Ecosystem Targets and Supporting Indicators
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Hypoxia is a condition that occurs in bodies of water as dissolved oxygen concentrations decrease to levels where organisms become physically stressed and ultimately cannot survive. Prolonged hypoxic conditions result in severe die-offs of animals that are unable to move out of hypoxic waters, mass migrations of mobile animals, changes in water chemistry and other adverse ecological effects. The Long Island Sound Study defines hypoxia as waters with dissolved oxygen concentrations less than 3 mg/L.
For more information on hypoxia and efforts to reduce its occurrence in Long Island Sound read the hypoxia section in our management plan.
The duration of hypoxia refers to the length of time during which hypoxia is observed in Long Island Sound. Hypoxia is most common during summer months when waters are stratified (preventing mixing of oxygen from the surface to the bottom) and temperatures are higher (so less oxygen stays in the dissolved form in the water). The Long Island Sound water quality monitoring program measures dissolved oxygen concentrations at multiple stations across the Sound every other week during summer months (June-September) and monthly thereafter.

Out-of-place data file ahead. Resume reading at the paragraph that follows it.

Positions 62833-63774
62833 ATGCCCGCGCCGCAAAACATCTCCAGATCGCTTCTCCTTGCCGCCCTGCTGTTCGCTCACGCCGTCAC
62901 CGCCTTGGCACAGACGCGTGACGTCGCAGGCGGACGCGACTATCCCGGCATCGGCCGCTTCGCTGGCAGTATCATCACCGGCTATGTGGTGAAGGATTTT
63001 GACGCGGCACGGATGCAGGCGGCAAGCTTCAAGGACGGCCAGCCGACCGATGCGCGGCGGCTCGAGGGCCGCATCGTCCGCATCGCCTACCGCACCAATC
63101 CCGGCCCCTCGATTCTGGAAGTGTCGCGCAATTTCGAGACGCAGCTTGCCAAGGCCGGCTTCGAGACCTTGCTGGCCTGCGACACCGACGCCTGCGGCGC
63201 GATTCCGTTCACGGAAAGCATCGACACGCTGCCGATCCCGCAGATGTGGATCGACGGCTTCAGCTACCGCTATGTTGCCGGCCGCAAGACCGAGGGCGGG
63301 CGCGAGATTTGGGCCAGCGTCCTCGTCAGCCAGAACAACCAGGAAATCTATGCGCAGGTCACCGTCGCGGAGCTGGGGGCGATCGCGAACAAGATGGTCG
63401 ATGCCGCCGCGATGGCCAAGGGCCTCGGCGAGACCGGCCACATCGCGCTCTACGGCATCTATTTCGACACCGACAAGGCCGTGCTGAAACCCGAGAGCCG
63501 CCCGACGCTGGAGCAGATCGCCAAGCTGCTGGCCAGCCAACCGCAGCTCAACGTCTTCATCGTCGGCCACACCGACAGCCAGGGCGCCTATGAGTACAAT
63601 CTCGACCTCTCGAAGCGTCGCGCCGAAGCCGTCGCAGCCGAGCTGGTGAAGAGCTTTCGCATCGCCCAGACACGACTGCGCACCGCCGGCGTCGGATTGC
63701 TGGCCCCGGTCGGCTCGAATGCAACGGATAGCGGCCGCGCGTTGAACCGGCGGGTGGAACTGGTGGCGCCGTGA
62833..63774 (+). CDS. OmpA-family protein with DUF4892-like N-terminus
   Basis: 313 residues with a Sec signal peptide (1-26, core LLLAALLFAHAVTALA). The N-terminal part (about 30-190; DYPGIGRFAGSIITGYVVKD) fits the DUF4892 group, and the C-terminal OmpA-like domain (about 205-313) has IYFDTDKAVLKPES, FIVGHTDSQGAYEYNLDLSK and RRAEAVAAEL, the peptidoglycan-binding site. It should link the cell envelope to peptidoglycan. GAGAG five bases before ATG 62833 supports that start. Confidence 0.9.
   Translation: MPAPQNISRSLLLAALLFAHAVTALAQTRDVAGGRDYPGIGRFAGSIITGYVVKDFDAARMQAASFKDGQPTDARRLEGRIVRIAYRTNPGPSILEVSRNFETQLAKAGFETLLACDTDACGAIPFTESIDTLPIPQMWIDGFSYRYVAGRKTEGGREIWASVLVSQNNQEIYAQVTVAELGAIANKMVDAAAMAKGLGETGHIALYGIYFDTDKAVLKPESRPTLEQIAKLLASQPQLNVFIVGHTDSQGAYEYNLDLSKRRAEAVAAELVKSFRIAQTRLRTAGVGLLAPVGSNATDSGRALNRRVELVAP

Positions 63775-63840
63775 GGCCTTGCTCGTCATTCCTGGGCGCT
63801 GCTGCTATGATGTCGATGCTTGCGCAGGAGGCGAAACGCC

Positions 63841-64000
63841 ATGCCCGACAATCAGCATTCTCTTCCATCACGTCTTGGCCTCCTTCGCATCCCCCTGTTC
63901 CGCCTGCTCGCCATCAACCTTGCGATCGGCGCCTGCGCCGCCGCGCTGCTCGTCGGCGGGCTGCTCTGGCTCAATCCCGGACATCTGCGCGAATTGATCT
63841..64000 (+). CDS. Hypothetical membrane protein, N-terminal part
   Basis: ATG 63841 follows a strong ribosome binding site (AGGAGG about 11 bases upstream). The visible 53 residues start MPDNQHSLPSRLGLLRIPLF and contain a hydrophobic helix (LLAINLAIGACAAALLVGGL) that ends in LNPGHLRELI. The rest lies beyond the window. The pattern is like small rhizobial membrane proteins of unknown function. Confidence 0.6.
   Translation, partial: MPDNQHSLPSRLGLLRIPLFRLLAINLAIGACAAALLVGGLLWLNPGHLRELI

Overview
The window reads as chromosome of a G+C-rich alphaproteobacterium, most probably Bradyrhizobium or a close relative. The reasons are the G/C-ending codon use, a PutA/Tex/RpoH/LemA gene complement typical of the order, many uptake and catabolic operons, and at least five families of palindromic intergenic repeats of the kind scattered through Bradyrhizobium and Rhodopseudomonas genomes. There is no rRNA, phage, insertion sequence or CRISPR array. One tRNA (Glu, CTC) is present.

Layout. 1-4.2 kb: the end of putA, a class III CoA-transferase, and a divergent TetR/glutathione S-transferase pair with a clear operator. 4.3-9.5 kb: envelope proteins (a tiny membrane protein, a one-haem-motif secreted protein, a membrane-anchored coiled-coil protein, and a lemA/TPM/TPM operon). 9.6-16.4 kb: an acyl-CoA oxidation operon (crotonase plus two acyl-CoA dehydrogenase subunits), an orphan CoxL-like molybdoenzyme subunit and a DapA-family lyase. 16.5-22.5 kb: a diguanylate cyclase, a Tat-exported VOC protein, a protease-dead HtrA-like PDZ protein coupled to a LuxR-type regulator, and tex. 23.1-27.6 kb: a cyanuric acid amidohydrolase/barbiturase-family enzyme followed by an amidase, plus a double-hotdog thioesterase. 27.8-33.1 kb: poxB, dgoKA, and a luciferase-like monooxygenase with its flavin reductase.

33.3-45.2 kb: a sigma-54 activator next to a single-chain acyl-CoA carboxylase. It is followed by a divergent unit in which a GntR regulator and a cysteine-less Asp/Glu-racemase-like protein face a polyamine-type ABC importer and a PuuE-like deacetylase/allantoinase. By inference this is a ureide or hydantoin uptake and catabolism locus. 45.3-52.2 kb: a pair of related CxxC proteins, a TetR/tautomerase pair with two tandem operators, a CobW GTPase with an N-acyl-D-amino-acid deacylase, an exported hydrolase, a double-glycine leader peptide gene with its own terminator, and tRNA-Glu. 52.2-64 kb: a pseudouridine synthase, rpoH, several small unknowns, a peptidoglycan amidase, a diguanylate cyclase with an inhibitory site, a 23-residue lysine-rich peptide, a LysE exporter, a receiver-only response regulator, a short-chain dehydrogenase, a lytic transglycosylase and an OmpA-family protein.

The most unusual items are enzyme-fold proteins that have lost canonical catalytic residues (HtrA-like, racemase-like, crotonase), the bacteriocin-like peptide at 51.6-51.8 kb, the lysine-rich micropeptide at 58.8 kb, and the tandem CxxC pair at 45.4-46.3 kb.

The 2020 hypoxic event lasted an estimated 43 days, beginning on July 10 and ending Sept. 10. The duration does not include the period between Aug. 16 and Sept. 7 when oxygen levels in those three stations were greater than 3.0 mg/L. The duration was below the average of 54 days for the entire time series.
CTDEEP began operating the water quality monitoring program in 1991.
Here are links to find data on dissolved oxygen levels and the extent of hypoxia in Long Island Sound:
2019 Long Island Sound CTDEEP and IEC Hypoxia Review Report